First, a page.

I talked with a birder several years ago who was also an amateur artist. We were on a field trip to Amherst Island, where there’d been reports of a Eurasian Wigeon. At the time, this was a life bird for me, so I was understandably excited. My companion was indifferent. He wanted to talk about the much more common American Wigeon, whose plumage fascinated him. As an artist, he found the bird a challenge. The color of the breeding male—on the back and along the side—was indescribable and almost impossible to duplicate in a painting.
“It’s actually a very delicate shade—it doesn’t correspond exactly to any watercolor or oil paint that I know of. The only way to get it is by mixing colors, but good luck with that. I’ve been trying for years without success.”
David Sibley describes the shade as a “pinkish-brown,” and I suppose that’s as close as we’ll get to this subdued but glowing color that also contains suggestions of grey and orange. Let’s call it one of nature’s triumphs—a color that’s impossible to duplicate or describe with absolute precision.
I thought of this conundrum last week, when I saw a Harvester for the first time, the tiny butterfly that’s usually identified as “the only carnivorous butterfly in North America.” It’s actually the caterpillars that are carnivorous, if that’s really the word we want. They eat wooly aphids that infest alder trees, especially in habitats that are damp or marshy. The butterflies content themselves with feeding on the sugar solution secreted by the aphids. They’re also known to seek out rotten fruit and animal dung. Only rarely do they nectar on flowers.
The Harvester’s underwing presents the same difficulty of description as the American Wigeon’s plumage; in fact, the colors are somewhat similar. On the butterfly, the base color has been described in the field guides as “red-brown” or “orange-brown” or “purplish-brown.” Let’s call it purplish-brown with at times an almost greenish tinge or highlight. What complicates the description even further is the presence, on the underwing, of “many darker spots finely edged in white.” The Harvester’s upperside is more straightforward and bolder—a fine, bright orange bordered, and in places spotted, with dark brown. And let’s not forget the checkered leggings that, along with the black eyes rimmed in white and the black-and-white antennae, give this butterfly a raffish or natty air, as if it just stepped out of a P.G. Wodehouse novel. When I told somebody I was looking for a butterfly called the Harvester, she said, “Oh, what color is it?” Rather than attempt a description, I suggested she look up photos on line.
Until last week, I’d never seen a Harvester. When reports of one surfaced on the online sites, they always seemed to occur in rural areas far from Toronto. Then at the end of June, someone reported one on the Leslie Street Spit and attached a photo. What an opportunity, I thought, and biked down the next day. The butterfly had been seen on the trail that runs off the main road in the park and leads to the cormorant colony on Peninsula B. Alders line both sides of the path. I examined every tree along the path but couldn’t find any Harvesters. From there, I went to three other locations in the park that contain stands of alders. I found aphids but no butterflies.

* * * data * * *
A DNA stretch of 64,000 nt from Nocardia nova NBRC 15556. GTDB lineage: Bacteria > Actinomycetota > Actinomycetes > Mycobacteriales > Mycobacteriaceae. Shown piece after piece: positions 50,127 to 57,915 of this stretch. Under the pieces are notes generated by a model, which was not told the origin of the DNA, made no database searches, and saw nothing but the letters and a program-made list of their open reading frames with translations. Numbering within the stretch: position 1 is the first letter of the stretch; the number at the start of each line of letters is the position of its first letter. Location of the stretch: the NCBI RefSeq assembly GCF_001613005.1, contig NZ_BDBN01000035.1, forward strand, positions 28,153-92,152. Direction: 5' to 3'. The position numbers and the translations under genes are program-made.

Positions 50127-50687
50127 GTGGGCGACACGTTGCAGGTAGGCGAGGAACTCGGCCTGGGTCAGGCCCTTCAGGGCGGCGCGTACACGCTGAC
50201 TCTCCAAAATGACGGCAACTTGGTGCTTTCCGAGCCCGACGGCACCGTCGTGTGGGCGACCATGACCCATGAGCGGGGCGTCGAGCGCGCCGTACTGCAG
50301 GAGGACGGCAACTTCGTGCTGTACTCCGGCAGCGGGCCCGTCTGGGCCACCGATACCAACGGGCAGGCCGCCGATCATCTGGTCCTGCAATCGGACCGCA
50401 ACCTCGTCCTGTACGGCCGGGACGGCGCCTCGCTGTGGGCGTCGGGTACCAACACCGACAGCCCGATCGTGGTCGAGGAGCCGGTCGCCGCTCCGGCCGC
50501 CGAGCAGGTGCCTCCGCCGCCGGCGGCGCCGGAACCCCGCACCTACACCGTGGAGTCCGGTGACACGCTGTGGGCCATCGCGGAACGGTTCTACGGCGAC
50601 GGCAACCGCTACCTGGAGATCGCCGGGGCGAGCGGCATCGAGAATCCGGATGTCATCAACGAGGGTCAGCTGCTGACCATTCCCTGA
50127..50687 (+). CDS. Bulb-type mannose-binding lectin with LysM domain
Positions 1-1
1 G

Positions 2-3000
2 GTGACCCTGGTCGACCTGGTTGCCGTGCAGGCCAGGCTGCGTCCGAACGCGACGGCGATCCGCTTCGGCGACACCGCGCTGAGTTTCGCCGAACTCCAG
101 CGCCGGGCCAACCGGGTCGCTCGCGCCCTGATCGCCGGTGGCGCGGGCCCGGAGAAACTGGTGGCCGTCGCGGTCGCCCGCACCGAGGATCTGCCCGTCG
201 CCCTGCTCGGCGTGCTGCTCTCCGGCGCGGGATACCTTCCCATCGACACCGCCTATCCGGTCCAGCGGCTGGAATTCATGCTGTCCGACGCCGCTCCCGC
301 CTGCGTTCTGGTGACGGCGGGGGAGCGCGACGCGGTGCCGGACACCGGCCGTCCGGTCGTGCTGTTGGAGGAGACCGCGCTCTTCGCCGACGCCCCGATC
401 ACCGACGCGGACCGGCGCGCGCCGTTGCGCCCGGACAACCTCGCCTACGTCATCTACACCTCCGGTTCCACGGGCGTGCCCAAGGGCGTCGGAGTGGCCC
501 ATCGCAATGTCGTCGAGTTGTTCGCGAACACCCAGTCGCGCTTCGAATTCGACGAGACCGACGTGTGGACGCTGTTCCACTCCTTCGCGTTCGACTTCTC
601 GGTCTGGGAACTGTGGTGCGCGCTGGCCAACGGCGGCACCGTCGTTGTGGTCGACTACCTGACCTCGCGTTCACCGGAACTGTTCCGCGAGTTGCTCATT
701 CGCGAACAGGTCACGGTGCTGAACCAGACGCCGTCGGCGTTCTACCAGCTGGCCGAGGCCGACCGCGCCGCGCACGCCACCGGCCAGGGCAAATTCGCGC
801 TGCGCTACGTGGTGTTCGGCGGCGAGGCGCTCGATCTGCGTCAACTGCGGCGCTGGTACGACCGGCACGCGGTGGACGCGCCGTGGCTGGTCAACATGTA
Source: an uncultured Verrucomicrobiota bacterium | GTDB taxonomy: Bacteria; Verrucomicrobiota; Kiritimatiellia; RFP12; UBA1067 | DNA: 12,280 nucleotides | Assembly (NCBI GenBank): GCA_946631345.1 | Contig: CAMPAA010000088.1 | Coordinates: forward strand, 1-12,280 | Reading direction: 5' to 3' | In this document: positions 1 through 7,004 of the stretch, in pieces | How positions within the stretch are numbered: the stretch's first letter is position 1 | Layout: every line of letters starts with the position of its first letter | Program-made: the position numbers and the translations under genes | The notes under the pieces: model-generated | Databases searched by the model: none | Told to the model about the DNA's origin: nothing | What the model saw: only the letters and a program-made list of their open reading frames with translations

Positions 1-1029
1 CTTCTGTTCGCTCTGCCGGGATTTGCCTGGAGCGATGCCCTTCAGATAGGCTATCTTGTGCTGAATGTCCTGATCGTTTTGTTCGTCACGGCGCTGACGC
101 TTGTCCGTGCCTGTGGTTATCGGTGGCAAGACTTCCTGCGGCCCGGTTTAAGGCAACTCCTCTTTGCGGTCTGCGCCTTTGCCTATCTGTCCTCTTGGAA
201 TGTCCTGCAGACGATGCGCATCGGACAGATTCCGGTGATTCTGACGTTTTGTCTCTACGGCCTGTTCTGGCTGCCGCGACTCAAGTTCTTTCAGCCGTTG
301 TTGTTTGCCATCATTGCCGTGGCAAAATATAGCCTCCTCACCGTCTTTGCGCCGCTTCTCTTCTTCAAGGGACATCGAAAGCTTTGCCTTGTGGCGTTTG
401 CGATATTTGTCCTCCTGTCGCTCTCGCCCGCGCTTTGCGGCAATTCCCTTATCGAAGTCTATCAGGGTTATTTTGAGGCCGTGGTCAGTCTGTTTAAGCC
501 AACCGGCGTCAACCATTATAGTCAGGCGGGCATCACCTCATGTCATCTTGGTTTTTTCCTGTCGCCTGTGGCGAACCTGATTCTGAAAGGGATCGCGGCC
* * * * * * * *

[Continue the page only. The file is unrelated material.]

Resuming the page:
I went back every week for a month, averaging two times a week, and never saw a single Harvester. I began to think the one found earlier must have been a stray that stayed the night and then moved on, no doubt to somewhere in rural Ontario.
Last week I had time on my hands and went again. It was one of those hot, muggy afternoons that seem to define the month of July. Partway down the path to Peninsula B, a small butterfly came up from the ground, then flew about madly and lit on a blue flower. I got the binoculars up. The butterfly’s wings were closed, and as it turned flat away from me, I saw it plainly: a Summer Azure.
Two guys went by on bikes talking. They pedaled to the end of the trail, then came back, still talking. When they were gone, I crossed to the other side of the trail and stopped when I saw four small butterflies chasing each other, rising up in a spiral, like a little whirlwind. At first, I thought, Oh, more azures, but there was something different about them. The overall color was darker, and when one lit on an alder leaf with its wings closed, the underside pattern seemed different from an azure’s. The problem was, the butterfly would never rest long enough to give a good look. The other three would return, and they’d all do their crazy dance in the air again. This happened three or four times before one of them settled on a leaf and opened its wings. Even without the glasses, I could see the orange and brown pattern and knew I’d finally found the Harvester. Then all four butterflies settled down and let me look at them as long as I pleased, sometimes with wings open, sometimes closed. I could gaze to my heart’s content and take as many photos as I wanted.
Not to get sententious about this, but it does pay to take a second look, and if that doesn’t work, a sixth or a seventh. It’s important to go back, to make that leap of faith, even in the teeth of repeated disappointments, of the sense of failure that often seems to be a precondition of life itself. When it rains it pours, and when it pours, it soaks right through to the skin.